What We’re Reading: Banking Outages, Mobile Chat and Social Media

Below are interesting stories the Banking.com staff has been reading over the past week. What have you been reading? Let us know in the comments section below or Tweet @bankingdotcom.

 

  • Intuit Finally Lets Banks White-Label Mint

American Banker

Intuit Inc. announced Wednesday it is incorporating features from Mint, its well-known consumer-facing PFM software, into its digital banking line. The initial Mint product line for banks will combine Intuit mobile banking apps and online banking software with aspects of Mint PFM featured front and center. “We want to blur the lines between PFM tools and digital banking,” says Greg Wright, vice president, product management at Intuit Financial Services, the company’s unit that sells to banks. “This is a sign of where Intuit needs to go and wants to go. …It’s all part of this essential movement to resurrect and redefine PFM,” says Mark Schwanhausser, director multichannel financial services at Javelin Strategy & Research.

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  • JPMorgan Chase Rides Out Online Banking Outage

American Banker

JPMorgan Chase’s (JPM) website has stumbled again roughly three weeks after a cyberattack. The nation’s biggest bank by assets took to Twitter on Monday afternoon to tell customers the website was “experiencing intermittent issues” and to recommend customers use its mobile service while the company worked “to get things up to full speed.” As of late Monday, the site had been affected for three hours.

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  • SEC Lets Companies Provide Disclosures Over Social Media

American Banker

Companies may now handle disclosures over social media, the Securities and Exchange Commission ruled. Banks and other public companies can use outlets like Facebook and Twitter to make crucial announcements as long as they notify investors beforehand which social media platforms they’re going to use, the SEC said Tuesday. They must follow the same disclosure regulations that apply to company websites, the agency said.

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  • Banking by Appointment…finally!

Celent Banking Blog

Banks have historically relied on a 100% walk-in model for in-branch sales and service. With branch traffic declining at most banks by more than 5% CAGR, sales leads aren’t just walking through the doors like they used to. And that traffic won’t return unless banks take proactive steps to generate those leads. Banking by appointment is one great way to do so.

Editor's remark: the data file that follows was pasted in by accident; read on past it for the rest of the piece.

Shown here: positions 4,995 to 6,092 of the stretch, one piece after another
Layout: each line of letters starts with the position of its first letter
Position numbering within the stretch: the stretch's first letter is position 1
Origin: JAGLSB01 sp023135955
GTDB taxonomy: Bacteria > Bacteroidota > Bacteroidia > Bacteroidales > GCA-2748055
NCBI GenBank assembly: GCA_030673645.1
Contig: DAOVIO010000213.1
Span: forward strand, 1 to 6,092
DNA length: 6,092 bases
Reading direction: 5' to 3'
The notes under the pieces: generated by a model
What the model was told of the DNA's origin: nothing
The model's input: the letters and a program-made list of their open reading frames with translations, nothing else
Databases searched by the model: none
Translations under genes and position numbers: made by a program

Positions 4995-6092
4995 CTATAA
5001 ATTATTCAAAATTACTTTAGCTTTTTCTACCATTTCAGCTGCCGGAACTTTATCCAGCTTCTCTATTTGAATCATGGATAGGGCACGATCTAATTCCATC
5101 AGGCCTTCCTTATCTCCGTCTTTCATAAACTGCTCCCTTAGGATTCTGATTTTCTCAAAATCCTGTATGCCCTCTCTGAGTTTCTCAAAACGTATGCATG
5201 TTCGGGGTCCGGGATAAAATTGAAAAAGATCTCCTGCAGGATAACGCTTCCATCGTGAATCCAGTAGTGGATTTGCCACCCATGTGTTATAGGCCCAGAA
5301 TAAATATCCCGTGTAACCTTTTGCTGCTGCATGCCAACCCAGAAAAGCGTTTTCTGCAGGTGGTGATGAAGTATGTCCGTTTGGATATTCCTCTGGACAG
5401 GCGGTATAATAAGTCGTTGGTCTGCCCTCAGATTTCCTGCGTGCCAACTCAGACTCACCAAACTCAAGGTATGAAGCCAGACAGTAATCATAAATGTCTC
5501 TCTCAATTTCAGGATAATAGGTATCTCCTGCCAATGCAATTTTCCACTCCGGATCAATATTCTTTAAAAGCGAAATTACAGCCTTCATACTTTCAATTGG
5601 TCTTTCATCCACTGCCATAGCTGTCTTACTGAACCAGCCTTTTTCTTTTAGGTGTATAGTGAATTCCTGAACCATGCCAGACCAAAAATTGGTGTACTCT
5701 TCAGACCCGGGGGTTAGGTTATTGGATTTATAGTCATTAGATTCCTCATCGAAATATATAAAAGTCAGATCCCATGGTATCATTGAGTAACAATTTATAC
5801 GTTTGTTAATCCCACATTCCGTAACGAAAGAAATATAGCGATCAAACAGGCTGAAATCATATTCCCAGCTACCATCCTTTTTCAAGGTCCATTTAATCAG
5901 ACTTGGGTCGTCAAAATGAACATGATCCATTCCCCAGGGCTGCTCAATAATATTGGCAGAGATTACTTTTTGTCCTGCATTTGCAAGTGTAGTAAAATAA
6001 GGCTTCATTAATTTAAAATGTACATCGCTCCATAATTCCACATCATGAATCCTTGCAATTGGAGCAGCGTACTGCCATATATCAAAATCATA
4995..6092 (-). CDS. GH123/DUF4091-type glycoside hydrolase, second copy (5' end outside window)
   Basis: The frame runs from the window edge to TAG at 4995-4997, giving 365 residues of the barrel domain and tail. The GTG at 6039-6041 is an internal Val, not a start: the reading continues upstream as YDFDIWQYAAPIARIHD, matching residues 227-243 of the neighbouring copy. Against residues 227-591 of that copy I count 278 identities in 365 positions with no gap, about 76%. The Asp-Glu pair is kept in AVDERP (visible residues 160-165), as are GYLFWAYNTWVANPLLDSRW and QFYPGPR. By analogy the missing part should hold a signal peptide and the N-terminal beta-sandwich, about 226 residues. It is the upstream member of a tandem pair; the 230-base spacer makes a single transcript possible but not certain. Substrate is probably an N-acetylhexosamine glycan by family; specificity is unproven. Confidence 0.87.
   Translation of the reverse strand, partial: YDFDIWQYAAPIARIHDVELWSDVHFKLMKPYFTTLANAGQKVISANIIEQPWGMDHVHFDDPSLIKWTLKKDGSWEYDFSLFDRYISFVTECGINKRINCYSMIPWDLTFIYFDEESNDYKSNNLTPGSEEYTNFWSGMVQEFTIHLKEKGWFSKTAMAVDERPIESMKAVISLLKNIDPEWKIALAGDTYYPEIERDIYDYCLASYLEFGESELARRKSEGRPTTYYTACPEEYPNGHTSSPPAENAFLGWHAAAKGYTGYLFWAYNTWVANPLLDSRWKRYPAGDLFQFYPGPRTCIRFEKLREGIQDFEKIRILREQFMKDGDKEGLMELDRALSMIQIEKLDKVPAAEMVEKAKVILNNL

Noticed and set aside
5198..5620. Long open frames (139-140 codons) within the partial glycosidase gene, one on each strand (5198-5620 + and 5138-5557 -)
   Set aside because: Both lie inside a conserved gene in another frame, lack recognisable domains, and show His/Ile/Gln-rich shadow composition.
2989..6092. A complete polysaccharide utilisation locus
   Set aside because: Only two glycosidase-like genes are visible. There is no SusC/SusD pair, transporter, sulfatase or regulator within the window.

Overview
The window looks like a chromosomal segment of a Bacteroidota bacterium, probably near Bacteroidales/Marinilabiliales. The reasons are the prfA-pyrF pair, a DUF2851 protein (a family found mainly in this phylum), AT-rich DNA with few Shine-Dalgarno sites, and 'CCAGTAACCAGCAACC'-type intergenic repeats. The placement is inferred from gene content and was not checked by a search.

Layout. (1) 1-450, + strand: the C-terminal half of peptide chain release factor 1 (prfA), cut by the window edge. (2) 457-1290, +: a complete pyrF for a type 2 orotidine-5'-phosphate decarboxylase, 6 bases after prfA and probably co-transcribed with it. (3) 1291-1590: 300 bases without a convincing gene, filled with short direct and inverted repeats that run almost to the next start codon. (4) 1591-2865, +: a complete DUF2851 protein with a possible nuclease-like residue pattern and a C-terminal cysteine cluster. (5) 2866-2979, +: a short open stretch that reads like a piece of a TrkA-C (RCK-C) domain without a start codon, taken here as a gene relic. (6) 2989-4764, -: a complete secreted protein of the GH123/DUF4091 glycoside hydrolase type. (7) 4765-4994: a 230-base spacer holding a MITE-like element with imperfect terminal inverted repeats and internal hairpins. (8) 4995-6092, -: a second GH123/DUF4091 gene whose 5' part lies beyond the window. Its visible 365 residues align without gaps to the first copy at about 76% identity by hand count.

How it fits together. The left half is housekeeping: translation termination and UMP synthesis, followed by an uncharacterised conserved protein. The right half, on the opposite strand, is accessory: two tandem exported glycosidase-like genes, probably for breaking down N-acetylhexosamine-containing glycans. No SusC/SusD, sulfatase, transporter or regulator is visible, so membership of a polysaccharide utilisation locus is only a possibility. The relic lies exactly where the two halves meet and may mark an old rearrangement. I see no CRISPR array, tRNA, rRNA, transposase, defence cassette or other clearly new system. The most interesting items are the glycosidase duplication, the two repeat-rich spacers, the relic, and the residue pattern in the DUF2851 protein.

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  • Mobile Chat – Passing Fad or Key Capability?

Celent Banking Blog

Earlier this week, RBS launched a mobile chat feature, available to its business mobile banking users.  RBS isn’t the only one jumping onto the mobile chat bandwagon – San Diego County Credit Union announced a similar offering. The concept is pretty straightforward, and is similar to the online chat tools that some banks have incorporated into their web sites and/or online banking. It’s a familiar experience to most mobile users and therefore could catch on.

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  • Don’t Miss The Boat; It’s Time To Get Moving On Mobile

Credit Union Journal

If your credit union is still taking a wait-and-see approach to mobile banking, you are in danger of missing the boat if you don’t act quickly. “The boat is getting pretty dang close to leaving the dock,” said Brian Abele, SVP of product management at Q2ebanking. “It’s really critical for credit unions to make sure they start jumping into this. Not only are we seeing that mobile is becoming more of a standard across the board for every institution, but we’re starting to get to the next level of functionality and services-like mobile deposit capture-and once they’re rolled out to members they’re adapted very quickly and are some of the most engaging services for members.”

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  • Credit Unions Ride Social Media

Credit Union Times

No longer is it a case of should a credit union be active on social media outlets such as Facebook and Twitter. Now, it has shifted to just how active and on exactly which channels. One of the reasons is that social media has become integrated into the lives tens of millions in America and ignoring the channels may not make strategic sense, some experts have advised. “Facebook has become instrumental in how we reach out to our members,” said Lynne O’Leary, vice president of marketing at the $4.7 billion Teachers Federal Credit Union in Hauppauge, N.Y.

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  • The Fed: Mobile Banking Usage Soars

Credit Union Times

The numbers have it and, according to a new report from the Federal Reserve, mobile banking usage is soaring as it keeps close pace with mobile phone adoption. According to the Fed: “As of November 2012, 28% of all mobile phone users and 48% of smartphone users had used mobile banking in the past 12 months. This is a significant increase from 21% in December 2011 for mobile phone users and 42% for smartphone users.

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  • Inside Citi’s Mobile Strategy

Digiday

A study by Compete found that 57 percent of U.S. smartphone users rely on mobile banking. And a recent Juniper Research report predicts that there will be 1 billion mobile banking users by 2017, which is equivalent to more than 15 percent of global mobile subscribers. Tracey Weber, head of Internet and mobile at Citi, says that mobile is a must have, but it does present its own set of unique challenges. For one, not all consumers are comfortable having their financial information on their mobile phone.

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Written by Banking.com Staff